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Aesop's Fables: Phaedrus

Book IV - V. Testamentum (Perry 512)

Plus esse in uno saepe quam in turba boni
narratione posteris tradam breui.
Quidam decedens tres reliquit filias,
unam formosam et oculis uenantem uiros,
at alteram lanificam et frugi rusticam,
deuotam uino tertiam et turpissimam.
Harum autem matrem fecit heredem senex
sub condicione, totam ut fortunam tribus
aequaliter distribuat, sed tali modo:
"Ni data possideant aut fruantur"; tum "simul
habere res desierint quas acceperint,
centena matri conferant sestertia."
Athenas rumor implet, mater sedula
iuris peritos consulit; nemo expedit
quo pacto ni possideant quod fuerit datum,
fructumue capiant; deinde quae tulerint nihil
quanam ratione conferant pecuniam.
Postquam consumpta est temporis longi mora,
nec testamenti potuit sensus colligi,
fidem aduocauit iure neglecto parens.
Seponit moechae uestem, mundum muliebrem,
lauationem argenteam, eunuchos glabros;
lanificae agellos, pecora, uillam, operarios,
boues, iumenta et instrumentum rusticum;
potrici plenam antiquis apothecam cadis,
domum politam et delicatos hortulos.
Sic destinata dare cum uellet singulis
et adprobaret populus, qui illas nouerat,
Aesopus media subito in turba constitit:
"O si maneret condito sensus patri,
quam grauiter ferret quod uoluntatem suam
interpretari non potuissent Attici!"
Rogatus deinde soluit errorem omnium:
"Domum et ornamenta cum uenustis hortulis
et uina uetera date lanificae rusticae;
uestem, uniones, pedisequos et cetera
illi adsignate uitam quae luxu trahit;
agros et uillam et pecora cum pastoribus
donate moechae. Nulla poterit perpeti
ut moribus quid teneat alienum suis.
Deformis cultum uendet ut uinum paret;
agros abiciet moecha ut ornatum paret;
at illa gaudens pecore et lanae dedita
quacumque summa tradet luxuriam domus.
Sic nulla possidebit quod fuerit datum,
et dictam matri conferent pecuniam
ex pretio rerum quas uendiderint singulae."
Ita quod multorum fugit inprudentiam
unius hominis repperit sollertia.

Esop and the Will (trans. C. Smart)

That one man sometimes is more shrewd
Than a stupendous multitude,
To after-times I shall rehearse
In my concise familiar verse.
A certain man on his decease,
Left his three girls so much a-piece:
The first was beautiful and frail,
With eyes still hunting for the male;
The second giv'n to spin and card,
A country housewife working hard;
The third but very ill to pass,
A homely slut, that loved her glas.
The dying man had left his wife
Executrix, and for her life
Sole tenant, if she should fulfil
These strange provisos of his will:
" That she should give th' estate in fee
In equal portions to the three;
But in such sort, that this bequest
Should not be holden or possess'd;
Then soon as they should be bereav'n
Of all the substance that was giv'n,
They must for their good mother's ease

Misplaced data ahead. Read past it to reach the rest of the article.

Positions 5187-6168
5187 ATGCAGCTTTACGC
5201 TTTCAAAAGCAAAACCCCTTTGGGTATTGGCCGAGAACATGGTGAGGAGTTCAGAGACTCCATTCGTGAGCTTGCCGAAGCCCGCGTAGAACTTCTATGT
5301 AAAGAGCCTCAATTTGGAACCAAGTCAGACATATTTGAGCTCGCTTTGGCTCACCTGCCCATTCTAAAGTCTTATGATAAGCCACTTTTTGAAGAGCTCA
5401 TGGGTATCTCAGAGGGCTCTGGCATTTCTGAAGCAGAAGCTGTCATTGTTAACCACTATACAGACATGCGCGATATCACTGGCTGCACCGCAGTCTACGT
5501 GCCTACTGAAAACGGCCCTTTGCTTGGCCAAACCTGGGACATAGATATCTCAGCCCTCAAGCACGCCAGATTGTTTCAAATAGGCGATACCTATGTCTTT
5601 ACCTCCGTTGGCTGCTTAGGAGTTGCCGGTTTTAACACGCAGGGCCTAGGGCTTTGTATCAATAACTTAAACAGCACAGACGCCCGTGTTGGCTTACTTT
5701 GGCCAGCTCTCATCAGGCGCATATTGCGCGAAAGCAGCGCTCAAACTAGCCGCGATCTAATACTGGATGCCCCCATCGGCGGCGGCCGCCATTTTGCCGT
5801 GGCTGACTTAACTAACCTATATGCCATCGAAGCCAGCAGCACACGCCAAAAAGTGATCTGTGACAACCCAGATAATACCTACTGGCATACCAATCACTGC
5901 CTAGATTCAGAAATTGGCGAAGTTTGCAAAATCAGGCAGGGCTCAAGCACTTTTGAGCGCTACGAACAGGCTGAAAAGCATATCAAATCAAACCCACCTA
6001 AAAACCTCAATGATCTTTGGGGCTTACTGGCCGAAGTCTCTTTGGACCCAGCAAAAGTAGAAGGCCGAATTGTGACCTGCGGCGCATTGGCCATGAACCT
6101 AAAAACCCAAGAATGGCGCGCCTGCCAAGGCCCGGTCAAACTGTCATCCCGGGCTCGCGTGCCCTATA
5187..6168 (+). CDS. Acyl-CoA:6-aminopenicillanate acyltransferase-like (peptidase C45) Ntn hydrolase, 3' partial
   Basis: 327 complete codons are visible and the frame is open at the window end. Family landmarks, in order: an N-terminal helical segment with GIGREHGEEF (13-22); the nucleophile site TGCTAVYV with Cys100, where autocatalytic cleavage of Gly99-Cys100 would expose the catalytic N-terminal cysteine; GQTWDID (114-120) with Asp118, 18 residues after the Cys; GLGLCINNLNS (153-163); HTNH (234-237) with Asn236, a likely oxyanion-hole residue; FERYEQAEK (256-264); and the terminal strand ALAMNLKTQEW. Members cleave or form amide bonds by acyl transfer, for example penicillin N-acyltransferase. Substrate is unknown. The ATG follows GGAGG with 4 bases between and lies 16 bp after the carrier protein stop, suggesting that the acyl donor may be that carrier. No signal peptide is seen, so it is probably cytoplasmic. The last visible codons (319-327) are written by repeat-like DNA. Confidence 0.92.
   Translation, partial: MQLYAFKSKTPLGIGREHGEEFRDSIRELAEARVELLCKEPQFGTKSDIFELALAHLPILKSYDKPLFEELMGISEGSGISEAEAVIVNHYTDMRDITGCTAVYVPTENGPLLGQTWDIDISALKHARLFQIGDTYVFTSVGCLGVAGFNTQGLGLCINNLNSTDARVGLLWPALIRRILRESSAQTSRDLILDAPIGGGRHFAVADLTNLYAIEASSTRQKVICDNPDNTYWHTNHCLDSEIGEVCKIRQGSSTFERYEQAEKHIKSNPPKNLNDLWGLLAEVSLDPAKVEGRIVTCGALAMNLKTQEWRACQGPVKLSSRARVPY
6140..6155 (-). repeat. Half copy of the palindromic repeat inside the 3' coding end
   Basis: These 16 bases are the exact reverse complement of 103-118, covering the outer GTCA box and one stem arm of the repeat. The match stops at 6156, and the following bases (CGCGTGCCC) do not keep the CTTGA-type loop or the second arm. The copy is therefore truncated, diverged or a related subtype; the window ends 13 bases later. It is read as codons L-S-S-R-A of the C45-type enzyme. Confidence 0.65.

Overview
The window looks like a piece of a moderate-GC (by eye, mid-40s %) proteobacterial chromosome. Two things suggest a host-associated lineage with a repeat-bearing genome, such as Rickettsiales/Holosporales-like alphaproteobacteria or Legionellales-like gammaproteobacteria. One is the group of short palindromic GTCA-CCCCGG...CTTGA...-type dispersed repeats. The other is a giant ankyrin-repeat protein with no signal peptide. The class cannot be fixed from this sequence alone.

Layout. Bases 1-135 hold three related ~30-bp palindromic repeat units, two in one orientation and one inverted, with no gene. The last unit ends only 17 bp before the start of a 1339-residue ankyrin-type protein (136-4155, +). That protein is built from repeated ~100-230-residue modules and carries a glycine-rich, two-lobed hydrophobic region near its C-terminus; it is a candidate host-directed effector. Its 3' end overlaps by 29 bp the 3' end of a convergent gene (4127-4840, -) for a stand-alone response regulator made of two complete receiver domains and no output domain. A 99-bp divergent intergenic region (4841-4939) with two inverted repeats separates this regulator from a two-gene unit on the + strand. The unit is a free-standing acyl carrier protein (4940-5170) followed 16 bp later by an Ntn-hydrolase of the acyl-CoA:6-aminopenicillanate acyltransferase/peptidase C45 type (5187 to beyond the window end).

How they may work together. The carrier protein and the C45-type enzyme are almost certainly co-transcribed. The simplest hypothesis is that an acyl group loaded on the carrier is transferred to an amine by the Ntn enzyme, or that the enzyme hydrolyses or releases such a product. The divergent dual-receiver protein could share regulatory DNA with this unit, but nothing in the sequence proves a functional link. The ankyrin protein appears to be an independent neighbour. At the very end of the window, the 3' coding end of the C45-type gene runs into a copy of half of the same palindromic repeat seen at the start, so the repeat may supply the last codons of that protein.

Make up an hundred sesterces."
This spread through Athens in a trice;
The prudent widow takes advice.
But not a lawyer could unfold
How they should neither have nor hold
The very things that they were left.
Besides, when once they were bereft,
How they from nothing should confer
The money that was due to her.
When a long time was spent in vain,
And no one could the will explain,
She left the counsellors unfeed,
And thus of her own self decreed:
The minstrels, trinkets, plate, and dres,
She gave the Lady to possess.
Then Mrs. Notable she stocks
With all the fields, the kine and flocks:
The workmen, farm, with a supply
Of all the tools of husbandry.
Last, to the Guzzler she consigns
The cellar stored with good old wine,
A handsome house to see a friend,
With pleasant gardens at the end.
Thus as she strove th' affair to close,
By giving each the things they chose,
And those that knew them every one
Highly applauded what was done
Esop arose, and thus address'd
The crowd that to his presence pressed:
"O that the dead could yet perceive!
How would the prudent father grieve,
That all th' Athenians had not skill
Enough to understand his will!
Then at their joint request he solved
That error, which had all involved.
" The gardens, house, and wine vaults too,
Give to the spinster as her due;
The clothes, the jewels, and such ware,
Be all the tippling lady's share;
The fields, the barns, and flocks of sheep,
Give the gay courtesan to keep.
Not one will bear the very touch
Of things that thwart their tastes so much '
The slut to fill her cellar straight
Her wardrobe will evacuate;
The lady soon will sell her farms,
For garments to set off her charms;
But she that loves the flocks and kine
Will alienate her stores of wine,
Her rustic genius to employ.
Thus none their portions shall enjoy,
And from the money each has made
Their mother shall be duly paid."
Thus one man by his wit disclosed
The point that had so many posed.

Latin text from Phaedrus at The Latin Library (Ad Fontes), English translations from The Fables of Phaedrus Translated into English Verse by Christopher Smart (London: 1913). Ben Perry, Babrius and Phaedrus (Loeb), contains the Latin texts of Phaedrus, with a facing English translation, along with a valuable appendix listing all the Aesop's fables attested in Greek and/or in Latin. Invaluable.